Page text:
By the usual indicators, daily newspapers are in a deepening downward spiral. The new year brought reports of more newsroom layoffs, dwindling print circulation, flat or declining ad sales, increasing defections of readers and advertisers to the Internet, and sullen investors. Wall Street so undervalues traditional publishing that McClatchy’s stock price briefly rose when it sold off the Minneapolis Star Tribune at a fire-sale price, mainly for the $160 million tax benefit. As succeeding generations grow up with the Web and lose the habit of reading print, it seems improbable that newspapers can survive with a cost structure at least 50 percent higher than their nimbler and cheaper Internet competitors. (“No trucks, no trees,” says the former Boston Globe publisher Ben Taylor.) The dire future predicted by the now-classic video, EPIC 2014, in which Google, Amazon, and an army of amateurs eventually drive out even The New York Times, begins to feel like a real risk.

Yet a far more hopeful picture is emerging. In this scenario the mainstream press, though late to the party, figures out how to make serious money from the Internet, uses the Web to enrich traditional journalistic forms, and retains its professionalism—along with a readership that is part print, part Web. Newspapers stay alive as hybrids. The culture and civic mission of daily print journalism endure.

Can that happen? Given the financial squeeze and the shortsightedness of many publishers and investors, will dailies be able to navigate such a transition without sacrificing standards of journalism? Or will cost-cutting owners so thoroughly gut the nation’s newsrooms that they collapse the distinction between the rest of the Internet and everything that makes newspapers uniquely valuable?

Which newspapers are most likely to survive? And, while we are at it, why does the survival of newspapers matter? In an era when the Web explodes the monopoly of the print newspaper as authoritative assembler of the day’s news and invites readers to be both aggregators and originators of content, what remains distinctive about newspapers?

Defenders of print insist that nothing on the Web can match the assemblage of reportorial talent, professionalism, and public mission of a serious print daily. The 2006 State of the News Media Report by the Project for Excellence in Journalism found that just 5 percent of blog postings included “what would be considered journalistic reporting.” Nicholas Lemann, dean of Columbia’s Graduate School of Journalism, wrote a skeptical piece about Web journalism in The New Yorker last July, concluding that not much of the blogosphere “yet rises to the level of a journalistic culture rich enough to compete in a serious way with the old media—to function as a replacement rather than an addendum.” John Carroll, the former editor of the Los Angeles Times, says, “Take any story in a blog and trace its origins, about eighty-five percent of it can be traceable to newspapers. They break nearly all of the important stories. Who’s going to do the reporting if these institutions fade away?”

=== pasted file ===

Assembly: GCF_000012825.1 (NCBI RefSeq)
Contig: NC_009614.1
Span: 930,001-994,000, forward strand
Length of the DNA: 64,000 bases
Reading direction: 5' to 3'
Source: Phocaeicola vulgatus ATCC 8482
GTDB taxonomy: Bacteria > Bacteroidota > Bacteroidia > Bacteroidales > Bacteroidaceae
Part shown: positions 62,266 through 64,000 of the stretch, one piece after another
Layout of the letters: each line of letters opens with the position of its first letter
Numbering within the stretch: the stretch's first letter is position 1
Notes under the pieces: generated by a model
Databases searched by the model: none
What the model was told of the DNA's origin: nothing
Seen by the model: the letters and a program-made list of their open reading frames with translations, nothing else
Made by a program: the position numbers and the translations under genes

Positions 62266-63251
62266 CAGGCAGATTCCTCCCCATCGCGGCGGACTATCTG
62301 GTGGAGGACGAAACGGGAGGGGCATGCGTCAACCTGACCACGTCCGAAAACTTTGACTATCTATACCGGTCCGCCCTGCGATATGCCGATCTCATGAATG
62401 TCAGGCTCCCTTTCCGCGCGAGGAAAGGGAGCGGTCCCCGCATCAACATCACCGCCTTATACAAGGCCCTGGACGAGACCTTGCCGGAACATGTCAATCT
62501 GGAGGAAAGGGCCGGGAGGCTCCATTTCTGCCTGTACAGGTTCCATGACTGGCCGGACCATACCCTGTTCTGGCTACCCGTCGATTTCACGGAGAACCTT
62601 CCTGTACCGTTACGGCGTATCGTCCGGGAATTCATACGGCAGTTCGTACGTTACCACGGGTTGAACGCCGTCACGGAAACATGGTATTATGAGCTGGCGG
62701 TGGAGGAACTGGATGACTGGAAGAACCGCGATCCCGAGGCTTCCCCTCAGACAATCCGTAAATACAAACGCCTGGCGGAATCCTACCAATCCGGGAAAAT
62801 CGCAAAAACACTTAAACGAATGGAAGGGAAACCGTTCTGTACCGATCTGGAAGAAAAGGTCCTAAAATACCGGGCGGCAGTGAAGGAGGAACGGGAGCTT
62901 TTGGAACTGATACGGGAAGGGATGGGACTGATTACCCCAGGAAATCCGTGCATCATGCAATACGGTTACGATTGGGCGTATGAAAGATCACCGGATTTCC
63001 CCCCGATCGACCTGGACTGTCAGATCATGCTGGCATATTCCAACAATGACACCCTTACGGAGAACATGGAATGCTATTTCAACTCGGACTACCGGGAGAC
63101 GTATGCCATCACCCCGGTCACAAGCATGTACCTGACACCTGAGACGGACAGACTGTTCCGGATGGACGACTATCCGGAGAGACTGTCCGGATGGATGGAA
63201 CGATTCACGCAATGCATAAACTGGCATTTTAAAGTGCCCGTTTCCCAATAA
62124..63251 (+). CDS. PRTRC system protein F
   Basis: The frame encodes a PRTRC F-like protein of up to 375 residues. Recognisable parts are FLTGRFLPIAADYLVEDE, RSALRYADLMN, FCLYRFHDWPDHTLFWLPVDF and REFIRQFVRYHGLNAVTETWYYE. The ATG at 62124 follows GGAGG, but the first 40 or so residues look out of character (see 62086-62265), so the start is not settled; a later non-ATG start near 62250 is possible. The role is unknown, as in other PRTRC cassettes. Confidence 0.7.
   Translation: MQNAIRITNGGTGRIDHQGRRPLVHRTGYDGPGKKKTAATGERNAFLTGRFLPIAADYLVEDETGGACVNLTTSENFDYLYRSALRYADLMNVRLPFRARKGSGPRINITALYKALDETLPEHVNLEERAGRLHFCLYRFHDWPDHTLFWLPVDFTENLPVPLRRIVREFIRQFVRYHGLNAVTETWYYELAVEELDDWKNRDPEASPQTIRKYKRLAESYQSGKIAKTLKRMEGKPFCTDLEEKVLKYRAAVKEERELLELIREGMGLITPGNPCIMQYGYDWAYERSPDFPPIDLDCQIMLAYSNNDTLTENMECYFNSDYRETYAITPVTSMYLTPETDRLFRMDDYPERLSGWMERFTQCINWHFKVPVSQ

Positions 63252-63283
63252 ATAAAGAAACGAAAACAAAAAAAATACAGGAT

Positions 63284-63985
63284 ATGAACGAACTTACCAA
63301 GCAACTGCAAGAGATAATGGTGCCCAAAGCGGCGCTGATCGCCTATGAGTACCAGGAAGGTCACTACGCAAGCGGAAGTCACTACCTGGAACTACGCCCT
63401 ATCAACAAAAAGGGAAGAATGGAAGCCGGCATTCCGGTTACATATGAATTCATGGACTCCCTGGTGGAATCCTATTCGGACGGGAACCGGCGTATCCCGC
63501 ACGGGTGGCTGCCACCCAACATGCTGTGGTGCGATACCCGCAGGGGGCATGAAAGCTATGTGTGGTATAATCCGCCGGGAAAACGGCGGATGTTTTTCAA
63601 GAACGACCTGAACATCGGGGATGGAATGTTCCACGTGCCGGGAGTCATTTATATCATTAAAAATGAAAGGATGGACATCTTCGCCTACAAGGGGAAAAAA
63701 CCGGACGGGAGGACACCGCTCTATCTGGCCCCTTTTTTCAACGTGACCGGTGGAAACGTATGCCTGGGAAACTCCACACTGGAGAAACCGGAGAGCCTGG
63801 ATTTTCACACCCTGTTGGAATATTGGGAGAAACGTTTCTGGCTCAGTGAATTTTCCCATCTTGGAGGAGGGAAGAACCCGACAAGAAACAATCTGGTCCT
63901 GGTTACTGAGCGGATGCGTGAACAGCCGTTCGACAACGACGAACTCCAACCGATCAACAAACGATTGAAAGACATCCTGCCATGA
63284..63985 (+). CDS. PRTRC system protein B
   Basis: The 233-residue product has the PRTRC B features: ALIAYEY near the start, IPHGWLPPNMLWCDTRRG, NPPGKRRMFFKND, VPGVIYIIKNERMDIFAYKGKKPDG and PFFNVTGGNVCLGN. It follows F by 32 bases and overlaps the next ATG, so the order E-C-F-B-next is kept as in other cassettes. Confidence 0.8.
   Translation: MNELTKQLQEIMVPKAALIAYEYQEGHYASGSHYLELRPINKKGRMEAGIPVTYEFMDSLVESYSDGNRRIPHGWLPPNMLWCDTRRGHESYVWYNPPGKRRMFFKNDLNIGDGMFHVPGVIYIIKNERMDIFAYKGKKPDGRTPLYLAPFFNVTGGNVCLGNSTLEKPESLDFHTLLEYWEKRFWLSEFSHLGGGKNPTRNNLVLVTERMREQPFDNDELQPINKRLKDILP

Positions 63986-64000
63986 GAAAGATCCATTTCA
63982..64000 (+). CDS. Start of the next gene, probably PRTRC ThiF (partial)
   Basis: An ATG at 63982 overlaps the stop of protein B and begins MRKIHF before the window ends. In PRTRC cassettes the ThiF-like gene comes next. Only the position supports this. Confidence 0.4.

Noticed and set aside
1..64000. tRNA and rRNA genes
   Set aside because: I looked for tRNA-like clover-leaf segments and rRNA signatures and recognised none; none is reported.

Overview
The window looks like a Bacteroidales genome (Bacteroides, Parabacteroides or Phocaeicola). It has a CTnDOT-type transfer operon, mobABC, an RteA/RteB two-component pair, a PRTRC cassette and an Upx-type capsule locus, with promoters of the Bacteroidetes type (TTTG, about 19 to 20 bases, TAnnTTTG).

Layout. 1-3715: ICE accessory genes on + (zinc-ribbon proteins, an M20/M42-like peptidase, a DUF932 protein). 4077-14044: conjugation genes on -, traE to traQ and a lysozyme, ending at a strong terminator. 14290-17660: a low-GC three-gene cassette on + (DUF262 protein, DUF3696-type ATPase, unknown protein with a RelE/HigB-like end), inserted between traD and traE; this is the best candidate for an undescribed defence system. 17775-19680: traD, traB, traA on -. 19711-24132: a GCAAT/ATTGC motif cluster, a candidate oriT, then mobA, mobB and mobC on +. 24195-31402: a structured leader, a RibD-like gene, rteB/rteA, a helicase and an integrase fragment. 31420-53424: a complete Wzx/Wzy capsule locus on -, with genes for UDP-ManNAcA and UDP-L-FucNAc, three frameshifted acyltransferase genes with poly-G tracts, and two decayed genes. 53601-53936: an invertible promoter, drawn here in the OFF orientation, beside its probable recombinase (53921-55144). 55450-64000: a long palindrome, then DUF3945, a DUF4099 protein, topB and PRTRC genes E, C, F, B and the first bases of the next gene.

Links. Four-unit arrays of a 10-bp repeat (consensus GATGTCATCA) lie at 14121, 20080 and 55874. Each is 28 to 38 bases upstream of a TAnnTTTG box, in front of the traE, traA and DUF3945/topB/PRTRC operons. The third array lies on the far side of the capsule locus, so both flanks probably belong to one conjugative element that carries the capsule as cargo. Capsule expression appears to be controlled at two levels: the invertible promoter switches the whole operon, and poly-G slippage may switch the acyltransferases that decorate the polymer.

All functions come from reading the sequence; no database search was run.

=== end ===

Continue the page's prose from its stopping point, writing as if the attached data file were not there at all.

By contrast, celebrants of the Web contend that the Internet is freer, more democratic, deliberative, interactive, and civic than the self-interested elites of old media dare admit. “The priesthood of gatekeepers is being disbanded. It’s over,” says Christopher Lydon, a one-time New York Times reporter, now hosting Open Source on Public Radio International.

In exploring whether newspapers as we know them are likely to endure, and why we should care, I sought out Wall Street analysts, press critics, journalism professors, business consultants, publishers, editors, reporters, and the search-engine companies and multifarious originators of Web content that are challenging newspapers. The Internet has famously turned the authority structure upside down; so perhaps not surprisingly, one of my most informative interviews was with a colleague, a twenty-two-year-old prodigy we can call Ezra. Before we defenders of newspapers become too smug about what makes us special, he’s worth listening to.

I opened the conversation by inviting us to compare how we get our daily ration of information. I begin my day, I immodestly confessed, by reading four newspapers. What do you do?

Robert Kuttner is co-editor of The American Prospect.